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Macrophage bioassay standardization to assess the anti-inflammatory activity of mesenchymal stromal cell-derived small extracellular vesicles

  • Ricardo Malvicini
    Correspondence
    Correspondence: Ricardo Malvicini and Natalia Pacienza Laboratorio de Regulación Génica y Células Madre, Instituto de Medicina Traslacional, Trasplante y Bioingeniería, Universidad Favaloro–Consejo Nacional de Investigaciones Científicas y Técnicas, Solís 453, Buenos Aires 1078, Argentina.
    Affiliations
    Laboratorio de Regulación Génica y Células Madre, Instituto de Medicina Traslacional, Trasplante y Bioingeniería, Universidad Favaloro–Consejo Nacional de Investigaciones Científicas y Técnicas, Buenos Aires, Argentina

    Department of Women's and Children's Health, University of Padua, Padua, Italy

    Laboratory of Extracellular Vesicles as Therapeutic Tools, Fondazione Istituto di Ricerca Pediatrica Città della Speranza, Padua, Italy

    LIFELAB Program, Consorzio per la Ricerca Sanitaria, Padua, Italy
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  • Diego Santa-Cruz
    Affiliations
    Laboratorio de Regulación Génica y Células Madre, Instituto de Medicina Traslacional, Trasplante y Bioingeniería, Universidad Favaloro–Consejo Nacional de Investigaciones Científicas y Técnicas, Buenos Aires, Argentina
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  • Giada De Lazzari
    Affiliations
    Department of Women's and Children's Health, University of Padua, Padua, Italy

    Laboratory of Extracellular Vesicles as Therapeutic Tools, Fondazione Istituto di Ricerca Pediatrica Città della Speranza, Padua, Italy

    LIFELAB Program, Consorzio per la Ricerca Sanitaria, Padua, Italy
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  • Anna Maria Tolomeo
    Affiliations
    Department of Women's and Children's Health, University of Padua, Padua, Italy

    Laboratory of Extracellular Vesicles as Therapeutic Tools, Fondazione Istituto di Ricerca Pediatrica Città della Speranza, Padua, Italy

    LIFELAB Program, Consorzio per la Ricerca Sanitaria, Padua, Italy
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  • Cecilia Sanmartin
    Affiliations
    Laboratorio de Regulación Génica y Células Madre, Instituto de Medicina Traslacional, Trasplante y Bioingeniería, Universidad Favaloro–Consejo Nacional de Investigaciones Científicas y Técnicas, Buenos Aires, Argentina
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  • Maurizio Muraca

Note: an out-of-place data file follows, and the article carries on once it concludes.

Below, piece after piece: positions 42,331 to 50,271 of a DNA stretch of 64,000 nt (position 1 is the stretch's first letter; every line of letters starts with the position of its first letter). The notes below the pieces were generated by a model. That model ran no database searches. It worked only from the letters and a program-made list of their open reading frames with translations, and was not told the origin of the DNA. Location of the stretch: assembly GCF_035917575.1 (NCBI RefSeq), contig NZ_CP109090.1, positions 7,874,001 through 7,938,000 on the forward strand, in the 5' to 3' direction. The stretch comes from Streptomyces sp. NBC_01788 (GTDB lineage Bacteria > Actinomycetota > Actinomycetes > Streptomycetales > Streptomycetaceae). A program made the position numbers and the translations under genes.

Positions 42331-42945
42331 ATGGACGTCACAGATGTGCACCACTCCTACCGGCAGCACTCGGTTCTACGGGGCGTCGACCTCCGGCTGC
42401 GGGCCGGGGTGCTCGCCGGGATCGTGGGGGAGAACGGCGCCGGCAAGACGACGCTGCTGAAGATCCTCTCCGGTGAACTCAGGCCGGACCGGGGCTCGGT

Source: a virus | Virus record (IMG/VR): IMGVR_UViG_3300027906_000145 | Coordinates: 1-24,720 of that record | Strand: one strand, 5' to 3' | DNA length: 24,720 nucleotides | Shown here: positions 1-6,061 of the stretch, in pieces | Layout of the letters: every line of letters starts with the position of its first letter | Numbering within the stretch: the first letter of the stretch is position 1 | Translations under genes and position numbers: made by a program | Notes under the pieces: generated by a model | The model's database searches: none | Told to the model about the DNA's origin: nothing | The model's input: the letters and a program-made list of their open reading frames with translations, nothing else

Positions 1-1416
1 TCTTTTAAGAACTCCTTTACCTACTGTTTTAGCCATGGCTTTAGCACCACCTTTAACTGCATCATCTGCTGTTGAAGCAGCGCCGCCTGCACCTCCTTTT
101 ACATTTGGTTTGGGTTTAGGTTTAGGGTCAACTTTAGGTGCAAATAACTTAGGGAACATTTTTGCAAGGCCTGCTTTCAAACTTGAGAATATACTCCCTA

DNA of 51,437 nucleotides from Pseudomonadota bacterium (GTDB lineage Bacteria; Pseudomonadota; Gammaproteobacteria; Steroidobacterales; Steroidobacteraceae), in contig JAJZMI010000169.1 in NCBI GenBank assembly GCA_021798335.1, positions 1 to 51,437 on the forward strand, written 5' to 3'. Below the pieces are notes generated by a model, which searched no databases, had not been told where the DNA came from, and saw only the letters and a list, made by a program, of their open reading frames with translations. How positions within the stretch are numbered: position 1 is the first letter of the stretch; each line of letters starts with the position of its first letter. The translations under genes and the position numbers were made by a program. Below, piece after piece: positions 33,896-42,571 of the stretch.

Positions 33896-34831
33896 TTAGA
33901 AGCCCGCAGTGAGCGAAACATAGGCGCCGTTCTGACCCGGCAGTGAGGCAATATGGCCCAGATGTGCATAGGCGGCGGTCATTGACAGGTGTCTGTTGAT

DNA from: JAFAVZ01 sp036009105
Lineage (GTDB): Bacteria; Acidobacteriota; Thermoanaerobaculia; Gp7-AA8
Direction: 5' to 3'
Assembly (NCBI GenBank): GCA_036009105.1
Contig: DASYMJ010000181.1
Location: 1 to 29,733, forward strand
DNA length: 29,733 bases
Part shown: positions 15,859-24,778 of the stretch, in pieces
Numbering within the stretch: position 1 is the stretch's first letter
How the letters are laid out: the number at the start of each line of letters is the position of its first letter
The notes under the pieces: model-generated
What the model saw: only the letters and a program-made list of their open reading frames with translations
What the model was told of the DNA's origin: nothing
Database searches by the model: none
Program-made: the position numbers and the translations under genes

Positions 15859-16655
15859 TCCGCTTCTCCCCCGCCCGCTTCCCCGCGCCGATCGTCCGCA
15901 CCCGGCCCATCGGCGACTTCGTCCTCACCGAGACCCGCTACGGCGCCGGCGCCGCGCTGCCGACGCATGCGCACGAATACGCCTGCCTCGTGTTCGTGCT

Affiliations
    Department of Women's and Children's Health, University of Padua, Padua, Italy

    Laboratory of Extracellular Vesicles as Therapeutic Tools, Fondazione Istituto di Ricerca Pediatrica Città della Speranza, Padua, Italy

    LIFELAB Program, Consorzio per la Ricerca Sanitaria, Padua, Italy
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  • Gustavo Yannarelli
    Correspondence
    These authors contributed equally to this work.
    Affiliations
    Laboratorio de Regulación Génica y Células Madre, Instituto de Medicina Traslacional, Trasplante y Bioingeniería, Universidad Favaloro–Consejo Nacional de Investigaciones Científicas y Técnicas, Buenos Aires, Argentina
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  • Natalia Pacienza
    Correspondence
    Correspondence: Ricardo Malvicini and Natalia Pacienza Laboratorio de Regulación Génica y Células Madre, Instituto de Medicina Traslacional, Trasplante y Bioingeniería, Universidad Favaloro–Consejo Nacional de Investigaciones Científicas y Técnicas, Solís 453, Buenos Aires 1078, Argentina.These authors contributed equally to this work.
    Affiliations
    Laboratorio de Regulación Génica y Células Madre, Instituto de Medicina Traslacional, Trasplante y Bioingeniería, Universidad Favaloro–Consejo Nacional de Investigaciones Científicas y Técnicas, Buenos Aires, Argentina
    Search for articles by this author

      Abstract

      Background aims

      Owing to the lack of biological assays, determining the biological activity of extracellular vesicles has proven difficult. Here the authors standardized an in vitro assay to assess the anti-inflammatory activity of mesenchymal stromal cell-derived small extracellular vesicles (MSC-sEVs) based on their ability to prevent acquisition of the M1 phenotype in lipopolysaccharide (LPS)-stimulated RAW 264.7 macrophages. Induction of tumor necrosis factor alpha, IL-1β, IL-6 and inducible nitric oxide synthase (iNOS) characterizes the M1 phenotype. Nitric oxide released by iNOS turns into nitrite, which can be easily quantitated in culture media by Griess reaction.

      Methods

      The authors first tested different assay conditions in 96-well plates, including two seeding densities (2 × 104 cells/well and 4 × 104 cells/well), four LPS doses (1 ng/mL, 10 ng/mL, 100 ng/mL and 1000 ng/mL) and two time points (16 h and 24 h), in order to determine the best set-up to accurately measure nitrite concentration as an index of M1 macrophage polarization.

      Results

      The authors found that seeding 2 × 104 cells/well and stimulating with 10 ng/mL LPS for 16 h allowed the inhibition of nitrite production by 60% with the use of dexamethasone. Using these established conditions, the authors were able to test different MSC-sEV preparations and generate dose–response curves. Moreover, the authors fully analytically validated assay performance and fulfilled cross-validation against other M1 markers.

      Conclusions

      The authors standardized a quick, cheap and reproducible in vitro macrophage assay that allows for the evaluation and estimation of the anti-inflammatory activity of MSC-sEVs.

      Graphical Abstract

      Key Words

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